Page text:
top of page

Did your depressed kid inherit trauma from your family tree?

When the past is forgotten, it comes back to haunt us. Yet we don't have to repeat that as we discover it. We might smash disruptive trends. Often, as parents see a kid suffering, they wonder if raising a child has done anything wrong. Unknowingly, any tragedy may have passed away, but by helping to discover a bond to the past, they may change it.

I'm asking parents to try to sort on their issues so they don't get passed on. For example, when a child is nervous, it could be that the adult is anxious. Children also disclose to parents what their parents concealed years before.

Generally, we go back to three centuries of family history to understand the process underlying trauma trends. That suggests that the family tree needs to be shaken by parents to see what comes out. Check for family secrets that have been glossed over or that are concealed. You might ask relatives to help, suggesting that the significant moments in the history of the family need to be understood. Did his first wife abandon Grandpa? It will set up a dynamic with a trauma that has never healed if he hurt her by leaving. Generations later, we can see that in a young adult who can't develop enduring romantic relationships.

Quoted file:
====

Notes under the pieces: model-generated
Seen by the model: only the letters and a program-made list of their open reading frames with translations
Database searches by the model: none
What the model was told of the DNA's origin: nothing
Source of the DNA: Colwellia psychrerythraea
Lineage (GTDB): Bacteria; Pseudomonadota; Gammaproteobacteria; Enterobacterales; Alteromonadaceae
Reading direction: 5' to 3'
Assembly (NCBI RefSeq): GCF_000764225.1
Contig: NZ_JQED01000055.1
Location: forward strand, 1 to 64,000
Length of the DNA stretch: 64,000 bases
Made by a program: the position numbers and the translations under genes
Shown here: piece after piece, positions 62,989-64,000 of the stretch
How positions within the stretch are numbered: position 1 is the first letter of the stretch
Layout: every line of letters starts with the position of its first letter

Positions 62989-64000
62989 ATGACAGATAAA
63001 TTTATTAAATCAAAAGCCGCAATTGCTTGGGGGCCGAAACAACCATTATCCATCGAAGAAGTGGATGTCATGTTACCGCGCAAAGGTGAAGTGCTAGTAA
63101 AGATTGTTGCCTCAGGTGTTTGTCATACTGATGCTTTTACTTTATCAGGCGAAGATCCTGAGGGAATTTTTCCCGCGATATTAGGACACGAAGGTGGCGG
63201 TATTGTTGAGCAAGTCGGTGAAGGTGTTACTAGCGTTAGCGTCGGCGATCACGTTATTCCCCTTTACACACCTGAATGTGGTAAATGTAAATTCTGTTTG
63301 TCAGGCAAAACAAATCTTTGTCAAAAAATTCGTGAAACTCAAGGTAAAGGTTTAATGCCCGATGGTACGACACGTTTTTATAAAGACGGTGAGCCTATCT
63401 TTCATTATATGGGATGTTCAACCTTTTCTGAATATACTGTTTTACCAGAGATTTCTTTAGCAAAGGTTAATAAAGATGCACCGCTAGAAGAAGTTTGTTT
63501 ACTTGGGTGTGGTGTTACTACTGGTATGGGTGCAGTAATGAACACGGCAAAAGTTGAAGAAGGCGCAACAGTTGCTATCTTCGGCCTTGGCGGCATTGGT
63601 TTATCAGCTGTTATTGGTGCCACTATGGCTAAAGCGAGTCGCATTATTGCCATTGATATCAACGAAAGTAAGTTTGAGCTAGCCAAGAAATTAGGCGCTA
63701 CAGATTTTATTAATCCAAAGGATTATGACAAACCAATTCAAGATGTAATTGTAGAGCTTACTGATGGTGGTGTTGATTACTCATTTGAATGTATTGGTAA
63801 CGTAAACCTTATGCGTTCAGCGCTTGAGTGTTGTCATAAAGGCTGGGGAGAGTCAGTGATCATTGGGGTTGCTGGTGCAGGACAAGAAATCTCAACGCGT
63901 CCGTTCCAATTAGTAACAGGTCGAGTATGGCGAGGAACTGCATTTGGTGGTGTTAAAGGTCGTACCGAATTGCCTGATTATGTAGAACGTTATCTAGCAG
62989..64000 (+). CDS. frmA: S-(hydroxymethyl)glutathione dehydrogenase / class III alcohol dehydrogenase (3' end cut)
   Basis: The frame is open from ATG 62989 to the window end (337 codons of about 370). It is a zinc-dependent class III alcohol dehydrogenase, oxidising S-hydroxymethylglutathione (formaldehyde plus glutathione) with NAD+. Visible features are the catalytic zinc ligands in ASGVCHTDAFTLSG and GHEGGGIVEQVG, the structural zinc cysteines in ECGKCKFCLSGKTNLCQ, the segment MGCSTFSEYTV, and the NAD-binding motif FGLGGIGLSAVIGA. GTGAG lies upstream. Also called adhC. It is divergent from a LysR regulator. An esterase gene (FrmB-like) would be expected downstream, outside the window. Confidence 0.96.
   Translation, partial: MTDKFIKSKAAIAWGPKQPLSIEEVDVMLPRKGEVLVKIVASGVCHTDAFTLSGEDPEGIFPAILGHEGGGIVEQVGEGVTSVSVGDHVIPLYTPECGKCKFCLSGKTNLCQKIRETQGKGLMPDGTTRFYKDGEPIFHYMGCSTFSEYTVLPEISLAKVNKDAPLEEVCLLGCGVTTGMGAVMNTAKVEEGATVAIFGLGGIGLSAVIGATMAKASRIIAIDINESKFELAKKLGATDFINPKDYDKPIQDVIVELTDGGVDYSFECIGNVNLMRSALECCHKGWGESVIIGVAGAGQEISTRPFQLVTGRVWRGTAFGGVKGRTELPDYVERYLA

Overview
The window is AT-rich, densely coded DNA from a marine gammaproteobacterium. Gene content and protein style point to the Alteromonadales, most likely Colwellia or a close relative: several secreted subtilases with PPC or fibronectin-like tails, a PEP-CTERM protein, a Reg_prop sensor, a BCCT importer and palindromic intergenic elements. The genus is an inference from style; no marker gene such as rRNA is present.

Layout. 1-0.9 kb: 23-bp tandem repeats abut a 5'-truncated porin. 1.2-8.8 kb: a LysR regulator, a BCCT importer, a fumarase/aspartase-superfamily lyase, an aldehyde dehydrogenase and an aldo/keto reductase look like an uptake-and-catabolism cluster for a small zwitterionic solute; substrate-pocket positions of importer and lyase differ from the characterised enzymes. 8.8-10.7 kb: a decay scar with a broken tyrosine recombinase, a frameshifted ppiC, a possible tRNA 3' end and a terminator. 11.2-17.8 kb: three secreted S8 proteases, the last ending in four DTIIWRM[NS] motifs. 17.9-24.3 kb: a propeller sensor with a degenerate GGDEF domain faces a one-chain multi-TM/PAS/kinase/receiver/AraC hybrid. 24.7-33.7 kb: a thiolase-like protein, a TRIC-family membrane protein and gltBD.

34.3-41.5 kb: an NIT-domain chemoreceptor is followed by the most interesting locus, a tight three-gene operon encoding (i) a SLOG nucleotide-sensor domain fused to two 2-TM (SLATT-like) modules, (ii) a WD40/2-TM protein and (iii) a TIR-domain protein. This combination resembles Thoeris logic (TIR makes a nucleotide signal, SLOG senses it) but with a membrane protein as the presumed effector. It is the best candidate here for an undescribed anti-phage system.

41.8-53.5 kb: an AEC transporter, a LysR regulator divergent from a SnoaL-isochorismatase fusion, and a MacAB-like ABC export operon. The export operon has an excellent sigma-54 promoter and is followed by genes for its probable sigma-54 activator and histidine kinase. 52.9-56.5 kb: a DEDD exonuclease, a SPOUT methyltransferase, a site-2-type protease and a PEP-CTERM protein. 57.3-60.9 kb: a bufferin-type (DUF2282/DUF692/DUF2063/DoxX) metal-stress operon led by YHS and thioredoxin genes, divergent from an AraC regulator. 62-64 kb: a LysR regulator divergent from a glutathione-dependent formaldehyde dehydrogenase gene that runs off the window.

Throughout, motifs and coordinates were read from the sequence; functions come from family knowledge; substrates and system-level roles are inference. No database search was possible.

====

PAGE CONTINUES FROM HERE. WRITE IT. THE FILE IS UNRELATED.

To research family history I recommend that you draw a "genogram." How's that done?

Create a family tree, and write down the trauma or the complicated destinies faced by any member of the family. The genogram presents you with a visual and concrete experience of the stressful events in your family, which allows the associations between these events and the worries and anxieties you or your child have encountered easier to grasp.

Thus, once a connection has been made to the past, we need to create a new perspective and exercise the experience by using visualizations, interactions, physical experiences, and calming words. We take focus away from the trauma coping centers of the brain by doing such so that our minds can alter. We should interrupt the generational family trauma loop.

33 views0 comments

Recent Posts

See All


bottom of page